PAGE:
Space

Astronomers expect that galaxies grow by swallowing smaller galaxies. But the evidence is usually not easy to see -- just as the remains of the water thrown from a glass into a pond will quickly merge with the pond water, the stars in the infalling galaxy merge in with the very similar stars of the bigger galaxy leaving no trace. But now a team of astronomers led by PhD student Alessia Longobardi at the Max-Planck-Institut für extraterrestrische Physik , Garching, Germany has applied a clever observational trick to clearly show that the nearby giant elliptical galaxy Messier 87 merged with a smaller spiral galaxy in the last billion years.


We have already had a view from the Mediterranean of Jupiter, Venus and the Moon in Seeing Jupiter In Daylight.  Jupiter and Venus are getting closer together in the sky, and on the 1st of July, at around 8:00 UTC, actual conjunction will occur, when the two planets are at the same Ecliptic longitude (referring the annual path taken by the Sun against our stellar background.)  At that time, the planets will be below the Horizon for New World observers.

An immense cloud of hydrogen has been observed dispersing from the warm, Neptune-sized planet Gliese 436b orbiting nearby star Gliese 436. 

The enormous gaseous tail of the planet is about 50 times the size of the parent star.  A phenomenon this large has never before been seen around such a small exoplanet. 
Using ESA’s Rosetta spacecraft, scientists have identified more than a hundred patches of water ice a few meters in size on the surface of Comet 67P/Churyumov-Gerasimenko. Rosetta arrived at the comet in August 2014 at a distance of about 100 kilometers and eventually orbited the comet at 10 kilometers or less, allowing high-resolution images of the surface to be acquired. 

An international team of scientists has found some of the best evidence yet that Venus, Earth's nearest neighbor, is volcanically active.

In combing through data from the European Space Agency's Venus Express mission, the scientists found transient spikes in temperature at several spots on the planet's surface. The hotspots, which were found to flash and fade over the course of just a few days, appear to be generated by active flows of lava on the surface.

"We were able to show strong evidence that Venus is volcanically, and thus internally, active today," said James W. Head, a geologist at Brown University and co-author of a paper describing the new research. "This is a major finding that helps us understand the evolution of planets like our own."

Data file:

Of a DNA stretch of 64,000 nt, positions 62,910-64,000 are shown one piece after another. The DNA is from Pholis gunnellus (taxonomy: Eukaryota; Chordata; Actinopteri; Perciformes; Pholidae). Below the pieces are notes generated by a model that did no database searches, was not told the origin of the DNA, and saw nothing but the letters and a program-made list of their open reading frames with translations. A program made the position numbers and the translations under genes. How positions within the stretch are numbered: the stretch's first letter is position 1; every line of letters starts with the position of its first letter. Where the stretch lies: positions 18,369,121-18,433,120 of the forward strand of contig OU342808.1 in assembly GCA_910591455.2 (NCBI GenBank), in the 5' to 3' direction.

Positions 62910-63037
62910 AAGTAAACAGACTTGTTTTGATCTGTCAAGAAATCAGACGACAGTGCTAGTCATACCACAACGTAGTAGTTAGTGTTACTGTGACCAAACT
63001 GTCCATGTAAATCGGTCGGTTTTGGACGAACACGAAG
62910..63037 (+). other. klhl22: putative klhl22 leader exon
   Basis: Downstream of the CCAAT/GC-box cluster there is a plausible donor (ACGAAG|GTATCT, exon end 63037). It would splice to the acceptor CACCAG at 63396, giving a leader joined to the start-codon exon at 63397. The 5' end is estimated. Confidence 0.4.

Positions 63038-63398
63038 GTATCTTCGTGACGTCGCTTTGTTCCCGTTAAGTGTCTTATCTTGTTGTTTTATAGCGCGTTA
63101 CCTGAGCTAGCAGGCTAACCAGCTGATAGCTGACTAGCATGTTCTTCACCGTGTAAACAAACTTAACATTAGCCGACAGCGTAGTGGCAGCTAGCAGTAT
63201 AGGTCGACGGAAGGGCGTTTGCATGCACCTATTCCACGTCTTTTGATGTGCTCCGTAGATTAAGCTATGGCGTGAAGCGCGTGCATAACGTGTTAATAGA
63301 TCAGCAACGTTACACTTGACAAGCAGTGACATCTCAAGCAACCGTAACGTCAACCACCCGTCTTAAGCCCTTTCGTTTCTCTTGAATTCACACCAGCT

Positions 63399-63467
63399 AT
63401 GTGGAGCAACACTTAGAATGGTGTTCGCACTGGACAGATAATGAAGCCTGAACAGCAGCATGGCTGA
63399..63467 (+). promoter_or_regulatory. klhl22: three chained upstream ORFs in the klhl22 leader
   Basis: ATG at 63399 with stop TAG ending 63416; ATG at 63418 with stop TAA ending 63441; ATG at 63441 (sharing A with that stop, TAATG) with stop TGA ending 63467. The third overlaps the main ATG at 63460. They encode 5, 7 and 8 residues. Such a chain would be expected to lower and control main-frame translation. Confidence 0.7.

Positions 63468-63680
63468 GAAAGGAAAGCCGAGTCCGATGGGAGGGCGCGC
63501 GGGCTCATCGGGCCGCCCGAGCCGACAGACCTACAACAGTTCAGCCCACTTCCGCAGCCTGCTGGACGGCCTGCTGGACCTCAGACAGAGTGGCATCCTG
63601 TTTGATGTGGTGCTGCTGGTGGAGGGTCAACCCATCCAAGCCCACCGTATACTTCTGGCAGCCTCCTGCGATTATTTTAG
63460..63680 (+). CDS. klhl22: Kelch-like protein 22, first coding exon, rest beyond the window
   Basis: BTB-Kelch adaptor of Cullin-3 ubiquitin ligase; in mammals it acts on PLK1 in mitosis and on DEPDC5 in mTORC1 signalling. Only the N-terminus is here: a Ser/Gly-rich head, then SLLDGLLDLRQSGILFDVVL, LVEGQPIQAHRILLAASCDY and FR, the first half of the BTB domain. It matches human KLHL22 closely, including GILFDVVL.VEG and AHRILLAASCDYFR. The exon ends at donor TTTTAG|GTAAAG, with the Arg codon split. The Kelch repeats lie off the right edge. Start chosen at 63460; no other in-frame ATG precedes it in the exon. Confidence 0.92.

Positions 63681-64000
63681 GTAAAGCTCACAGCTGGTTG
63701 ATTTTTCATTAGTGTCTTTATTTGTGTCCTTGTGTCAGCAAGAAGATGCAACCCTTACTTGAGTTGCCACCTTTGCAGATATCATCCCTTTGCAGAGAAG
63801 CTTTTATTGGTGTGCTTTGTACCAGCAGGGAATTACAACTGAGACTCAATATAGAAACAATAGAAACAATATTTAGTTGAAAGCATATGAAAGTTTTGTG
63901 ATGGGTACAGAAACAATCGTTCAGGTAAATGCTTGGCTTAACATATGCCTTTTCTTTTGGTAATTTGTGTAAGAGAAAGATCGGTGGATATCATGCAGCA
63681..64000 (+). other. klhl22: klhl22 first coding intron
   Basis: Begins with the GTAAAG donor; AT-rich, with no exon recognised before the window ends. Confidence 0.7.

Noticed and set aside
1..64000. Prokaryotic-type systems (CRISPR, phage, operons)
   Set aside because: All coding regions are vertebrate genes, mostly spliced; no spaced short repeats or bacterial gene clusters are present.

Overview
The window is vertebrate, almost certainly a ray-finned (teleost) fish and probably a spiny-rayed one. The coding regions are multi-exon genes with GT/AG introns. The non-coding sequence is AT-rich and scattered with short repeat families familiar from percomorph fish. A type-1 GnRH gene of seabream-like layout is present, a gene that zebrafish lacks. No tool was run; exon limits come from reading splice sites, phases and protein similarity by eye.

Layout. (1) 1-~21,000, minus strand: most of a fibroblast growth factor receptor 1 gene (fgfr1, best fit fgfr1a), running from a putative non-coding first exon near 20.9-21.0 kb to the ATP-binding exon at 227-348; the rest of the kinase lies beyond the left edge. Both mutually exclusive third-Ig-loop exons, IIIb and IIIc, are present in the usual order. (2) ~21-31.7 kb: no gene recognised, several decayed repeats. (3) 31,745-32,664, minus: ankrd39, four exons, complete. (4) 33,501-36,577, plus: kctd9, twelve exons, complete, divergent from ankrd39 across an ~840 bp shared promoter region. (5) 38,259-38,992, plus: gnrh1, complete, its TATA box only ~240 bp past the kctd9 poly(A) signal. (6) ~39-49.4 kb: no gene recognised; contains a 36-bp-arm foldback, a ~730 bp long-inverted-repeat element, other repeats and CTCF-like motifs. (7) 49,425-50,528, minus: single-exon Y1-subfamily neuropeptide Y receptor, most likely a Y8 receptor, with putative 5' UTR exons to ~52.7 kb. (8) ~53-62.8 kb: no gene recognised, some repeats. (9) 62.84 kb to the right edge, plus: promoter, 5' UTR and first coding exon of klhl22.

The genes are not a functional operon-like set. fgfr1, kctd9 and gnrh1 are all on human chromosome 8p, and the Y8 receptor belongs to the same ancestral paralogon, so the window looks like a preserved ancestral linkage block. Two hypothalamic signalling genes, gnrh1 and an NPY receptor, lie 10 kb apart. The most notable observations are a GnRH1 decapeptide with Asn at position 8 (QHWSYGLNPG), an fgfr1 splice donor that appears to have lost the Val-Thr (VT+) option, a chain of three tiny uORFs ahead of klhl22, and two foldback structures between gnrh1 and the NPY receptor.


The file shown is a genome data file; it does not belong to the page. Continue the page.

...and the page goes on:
Have you ever seen Venus in full daylight ? It's a fun experience. Of course we are accustomed to see even a small crescent Moon in daylight -it is large and although of the same colour of clouds, it cannot be missed in a clear sky. But Venus is a small dot, and although it can be quite bright after the sunset or before dawn, during the day it is just a unconspicuous, tiny white dot which you never see, unless you look exactly in its direction.

Now that Philae has woken up, we may be on the brink of major steps forward in our understanding of comets. We already know that perhaps as much as 30% of a comet consists of dust and organics. Now we'll be able to look at this close up. Why, though, do most scientists expect Philae to find pre-biotic chemistry? Is there any chance of life? Also, where else in the solar system can we look?

The ancient oceans of Jupiter's Europa and Saturn's tiny Enceladus are hidden beneath an ice sheet kilometers thick. They may have ET microbes, even multicellular swimming creatures around hydrothermal vents. Or they could have imperfectly reproducing "protocells"; a window into the first stages of evolution. 

These conditions, which make them so habitable, and interesting for astrobiology, may also make them especially vulnerable to invasive species. Cassini orbiter found geysers at the south pole of Enceladus, continually venting sea water from its ocean into space, as ice particles. This may give us a wonderful opportunity to look at ET life in our solar system without interference from Earth life.

If an extraterrestrial race - or indeed later civilization on the Earth looks at the relics of our space explorations - one thing they might notice is our fondness for placing flags and pennants in space. All the space faring nations have signed the Outer Space Treaty. So these are not claims of territory (forbidden by the treaty) but rather, celebrations of national pride and accomplishment.